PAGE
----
Resolve to Forgive

The word sin is usually used in a religious context, however, it does not have to be. In general and simply stated, sin severs trust between people. While sins are generally considered actions, any thought, word, or act considered immoral, selfish, shameful, harmful, or alienating could also be termed “sinful”. Sin drives wedges in relationships. It breaks down peace and harmony. It produces relational discord.

This is why those with evil motives hate that one little word, forgive. We all have evil motives because we all have an Evil Wolf in our minds. The Evil Wolf loves to persuade us to compare ourselves with others. He coexists in our minds with a Good Wolf, who advocates that there’s no need to compare because we are all uniquely gifted and our value is intrinsically linked to our unique design and giftedness. This daily battle in our minds is either won or lost by which wolf we feed. Feeding the Evil Wolf produces sin, which breaks apart relationships. Feeding the Good Wolf empowers us to forgive, which enables us to see our goodness and the goodness in others. The Good Wolf, our Advocate, helps us to heal relationships so that we focus our time and energy on things that really matter.

Won’t you resolve with me in 2023 to forgive? Warning: this means not once, twice, or even three times, but to infinity. We need to resolve to forgive today, tomorrow, the next day, and the next day. Why? Because that Evil Wolf in all of us won’t stop his relentless appetite for discord. Therefore, we mustn’t become complacent, which is why we need to feed our Good Wolf daily so that we can let go of the past and become all that we can be in this life.

Ok, if not you’re not with me, then you can stop reading. But if you’re “all in,” then what’s one way you can start to forgive in all circumstances by feeding your Good Wolf?

First, detect when you’re feeding your Evil Wolf. You’ll know this when you’re feeling or experiencing:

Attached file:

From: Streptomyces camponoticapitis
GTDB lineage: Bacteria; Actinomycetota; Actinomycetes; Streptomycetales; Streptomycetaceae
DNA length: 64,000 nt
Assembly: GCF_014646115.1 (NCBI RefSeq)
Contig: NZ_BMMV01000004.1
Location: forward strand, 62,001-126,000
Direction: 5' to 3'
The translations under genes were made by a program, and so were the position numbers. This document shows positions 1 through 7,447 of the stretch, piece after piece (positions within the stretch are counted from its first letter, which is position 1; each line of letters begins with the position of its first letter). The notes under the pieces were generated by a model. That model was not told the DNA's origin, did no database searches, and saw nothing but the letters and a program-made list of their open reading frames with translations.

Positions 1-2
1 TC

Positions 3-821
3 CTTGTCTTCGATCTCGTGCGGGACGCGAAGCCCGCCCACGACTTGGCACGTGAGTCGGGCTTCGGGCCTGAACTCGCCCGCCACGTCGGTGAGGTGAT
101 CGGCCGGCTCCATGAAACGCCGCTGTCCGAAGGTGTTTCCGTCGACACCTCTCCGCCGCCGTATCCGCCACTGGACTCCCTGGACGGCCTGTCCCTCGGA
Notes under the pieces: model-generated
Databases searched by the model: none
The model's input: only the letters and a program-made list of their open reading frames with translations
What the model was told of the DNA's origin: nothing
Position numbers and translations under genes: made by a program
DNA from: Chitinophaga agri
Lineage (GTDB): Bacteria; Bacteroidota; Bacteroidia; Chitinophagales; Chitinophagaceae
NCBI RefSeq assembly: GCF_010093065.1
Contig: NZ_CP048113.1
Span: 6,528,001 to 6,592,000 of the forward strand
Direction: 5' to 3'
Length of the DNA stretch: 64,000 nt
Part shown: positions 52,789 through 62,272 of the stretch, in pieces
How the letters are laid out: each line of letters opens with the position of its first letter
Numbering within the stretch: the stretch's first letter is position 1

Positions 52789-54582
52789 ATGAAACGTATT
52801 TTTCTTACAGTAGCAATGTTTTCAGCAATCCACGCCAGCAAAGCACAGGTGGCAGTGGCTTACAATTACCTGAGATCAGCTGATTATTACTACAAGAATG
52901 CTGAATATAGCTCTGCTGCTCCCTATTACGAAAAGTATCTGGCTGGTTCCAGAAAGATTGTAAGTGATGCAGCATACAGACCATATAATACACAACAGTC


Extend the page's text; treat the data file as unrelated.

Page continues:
• Anger
  • Envy
  • Sorrow
  • Regret
  • Greed
  • Arrogance
  • Self-pity
  • Resentment
  • Inferiority
  • Lies
  • False pride
  • Superiority
  • Ego

Second, counter that by seeing the other person, not as someone who has hurt you, taken advantage of you, has more than you, has less than you, is better than you, or is beneath you, but as someone who has weaknesses and has faced so many trials in life they didn’t deserve. This is how you feed your Good Wolf. Sympathize with them as though you know every detail of their background, just as you would intimately know your best friend. Then put yourself in their shoes and ask what would you want if you were them. Would you want to be condemned? Or would you want to receive compassion and mercy and feel loved and valued?

You’ll know you’re feeding your Good Wolf when you’re feeling or experiencing:

  • Joy
  • Peace
  • Love
  • Hope
  • Serenity
  • Humility
  • Kindness
  • Benevolence
  • Empathy
  • Generosity
  • Truth
  • Compassion
  • Faith

If you’re still reading, then I’m grateful. Thank you for resolving to forgive.

Click here to affirm your commitment and receive a complimentary subscription to the MindWolves blog & podcast. Happy New Year!

Published by Marc Casciani

Bridging brothers & sisters to what's important. Author of Craft Your Calling. Host of the Neighborly Love podcast.

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